The fans’ love-hate relationship with the Shat is a complex and beautiful thing, but embedded deep inside it, like a festering cyst, is the grudge we bear against him for foisting upon us the strangely bastardized take on the Star Trek ethos known as The Final Frontier. That Captain Kirk himself was responsible for risking the relapse of Star Trek from serious sci-fi back into the joke it had been in the early ‘70s seemed like an especially galling form of betrayal.

The general loathing directed at this movie naturally begs the question: Is Star Trek V: The Final Frontier as truly god-awful as its reputation makes it out to be? In other words, does it deserve to be ruthlessly mocked in a lengthy, detailed recap?

Oh yeah. Hell yeah.

Want proof? Just for starters, here are just a few of the events that occur within this film:

  1. Kirk, Spock, and McCoy banter around a campfire, make jokes about bodily emissions, and sing “Row, Row, Row Your Boat” for what seems like two or three hours.
  2. Every single member of the crew (except for the three leads) betrays their ship and captain and becomes completely devoted to the bad guy, all because he dispenses free psychotherapy. (Serving under Kirk must have left them all with some serious issues.)
  3. A triple-breasted cat-woman dances listlessly on a barroom table.
  4. Uhura performs the first and last ever senior citizen naked fan dance in science fiction history.
  5. Kirk, despite the presence of a dozen Space Marines, walks right into an obvious trap and is captured by idiots.
  6. Spock turns out to have a brother, unashamedly contradicting everything we know about the character, and retroactively reaming one of the best episodes of the original series.
  7. Uhura and Scotty paw each other’s faces like geriatric puppies.
  8. The audience witnesses special effects so subpar that they can be excused for thinking they accidentally walked into the theater showing Electra Woman and Dyna Girl: The Movie.
  9. Every character, with perhaps one exception, is shown to be constructed of purest cardboard, with no motivation other than just getting through the damn movie.
  10. And just when you think you might get out of the theater alive, there’s a painful reprise of the campfire scene, complete with another rendition of “Row, Row, Row Your Boat”, this time played on a Vulcan lute.
Caption contributed by scootermark
”I’m telling you, Leonard’s kinda big. It... took some getting used to.”

Lots and lots of factors doomed this movie before it even started filming. First and foremost was Paramount’s desire to repeat the huge blockbuster success of Star Trek IV: The Voyage Home, still one of the franchise’s highest grossing films. And to the suits, that meant blatantly imitating the movie’s light comic tone.

Of course, what they failed to realize is that, despite a few forced gags, the humor in Star Trek IV was a natural outgrowth of Kirk and Crew being fish out of water in 20th Century America. On top of that, the comedic tone was a welcome change of pace from all the angst and destruction and death and resurrection of the previous two Star Trek films.

One of the immutable laws of drama is that you don’t make a story more exciting or suspenseful by lowering the stakes. (And not even the screenwriters of Star Trek: Insurrection could grasp that basic truth.) Despite Star Trek V’s supposedly weighty subject matter, half of the scenes are played for laughs. So at no point do we feel that anything important is at stake, or that anyone’s life is in danger, and by the end of the film, the audience has been lulled into a bored, apathetic coma.

And then there was the central concept of the film, which was cooked up in large part by the Shat himself. Shatner even admitted later that Trek creator Gene Roddenberry told him point blank not to do a movie about God. Roddenberry had tried in vain to write his own script about the crew of the Enterprise meeting “God”, which didn’t work and ultimately went nowhere.

But Shatner persisted with the idea of Kirk meeting God, which any sane individual can tell you is an idea far too complex and involved to be properly handled in a single film. Now mix this wrongheaded concept together with Paramount’s decree that the new film had to be light and jokey, and it’s clear this production was headed for disaster from day one.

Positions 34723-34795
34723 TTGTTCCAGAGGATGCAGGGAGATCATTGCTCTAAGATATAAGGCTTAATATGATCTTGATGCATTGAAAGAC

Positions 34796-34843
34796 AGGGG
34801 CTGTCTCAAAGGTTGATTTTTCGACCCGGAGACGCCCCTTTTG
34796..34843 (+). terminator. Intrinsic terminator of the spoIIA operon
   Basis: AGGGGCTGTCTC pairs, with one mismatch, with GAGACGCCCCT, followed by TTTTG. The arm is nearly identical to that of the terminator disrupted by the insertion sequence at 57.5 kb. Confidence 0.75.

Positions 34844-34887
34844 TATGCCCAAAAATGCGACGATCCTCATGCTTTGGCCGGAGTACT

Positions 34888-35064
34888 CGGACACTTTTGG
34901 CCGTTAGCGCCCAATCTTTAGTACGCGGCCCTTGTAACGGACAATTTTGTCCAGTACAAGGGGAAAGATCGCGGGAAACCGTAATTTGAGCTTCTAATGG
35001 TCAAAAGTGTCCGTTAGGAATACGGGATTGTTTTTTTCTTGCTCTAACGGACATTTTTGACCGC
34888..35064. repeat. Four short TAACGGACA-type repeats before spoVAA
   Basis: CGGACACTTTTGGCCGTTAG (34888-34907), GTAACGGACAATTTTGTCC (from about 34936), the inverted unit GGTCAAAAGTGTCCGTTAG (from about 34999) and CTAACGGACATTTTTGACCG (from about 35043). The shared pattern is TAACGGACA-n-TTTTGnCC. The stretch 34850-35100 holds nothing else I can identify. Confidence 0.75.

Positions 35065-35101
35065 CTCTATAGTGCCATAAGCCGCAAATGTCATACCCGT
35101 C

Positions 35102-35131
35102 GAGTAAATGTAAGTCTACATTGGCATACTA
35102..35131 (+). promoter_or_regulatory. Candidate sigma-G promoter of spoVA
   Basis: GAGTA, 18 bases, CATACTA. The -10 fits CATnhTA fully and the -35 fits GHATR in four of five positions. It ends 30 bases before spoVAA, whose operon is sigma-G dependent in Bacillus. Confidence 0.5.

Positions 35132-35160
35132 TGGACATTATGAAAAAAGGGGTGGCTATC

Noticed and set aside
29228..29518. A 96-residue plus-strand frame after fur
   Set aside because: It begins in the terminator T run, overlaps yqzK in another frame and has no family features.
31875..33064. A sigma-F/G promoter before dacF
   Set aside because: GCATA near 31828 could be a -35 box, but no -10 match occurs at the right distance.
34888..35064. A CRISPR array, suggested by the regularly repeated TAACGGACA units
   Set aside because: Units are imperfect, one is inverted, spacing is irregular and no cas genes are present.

But ultimately, what really doomed Star Trek V was how it betrayed its beloved, long-established characters by having them do and say things that are unbelievably stupid. Having the entire supporting cast blindly follow Sybok, the magical Vulcan soul-healing guru, solely because he makes them feel warm and fuzzy inside, is only the most obvious example—not to mention the most infuriating. I was frankly aghast at this development when I first saw the movie, and even now, when I watch Sulu and the others working for Sybok with beatific grins on their faces, it really makes me want to strangle small animals.

I mean, shouldn’t betraying Kirk make them feel bad about themselves? Just a little? And wouldn’t feeling bad about their actions, I dunno, counteract the effect of Dr. Sybok’s emotional handjob? That’s the kind of logic that worked in the original series, anyway.

Come to think of it, that’s exactly what happened in ”This Side of Paradise” (AKA The One with the Spores): Happy plant-infected Kirk feels really good about abandoning the Enterprise, but then he feels really bad about feeling good about it, and so manages to talk himself out of being infected. Problem solved! I hear Shatner cured his own baldness the same way.

Unfortunately, Star Trek V doesn’t follow the logic of “This Side of Paradise”. In fact, it most closely resembles ”The Way to Eden” (The One with the Space Hippies), maybe the least-loved episode of the original series. Consider the plot of “The Way to Eden”: a charismatic countercultural leader comes aboard the Enterprise, and wins the respect of the below-decks crew. Said leader hijacks the Enterprise and takes it to a promised paradise. En route, the crew wastes time with a sing-along. Finally, paradise turns out to be a big gyp.

Does any of this sound familiar? I’m sure it does. Why didn’t it sound familiar to Shatner?

There’s another aspect of Star Trek V that rankles me, and I didn’t really consciously realize it the first time I saw this movie. Star Trek as a franchise had, up to this point, been entirely devoted to an optimistic future of interplanetary peace, technological advancement, and human brotherhood. Star Trek V, on the other hand, is a deeply cynical movie.

It starts out by revealing that a planet set aside for the fostering of cooperation between three hostile races has become a cesspool of corruption, sex, poverty, and nonstop infomercials. The technology of the future, as shown in this movie, is unreliable junk. And for the big finish, the movie ends by exposing “God” as a hoax, making a mockery of the faith and hope that brought Sybok and his followers halfway across the galaxy in search of truth.

Chinatown had a sunnier take on the human condition than this movie.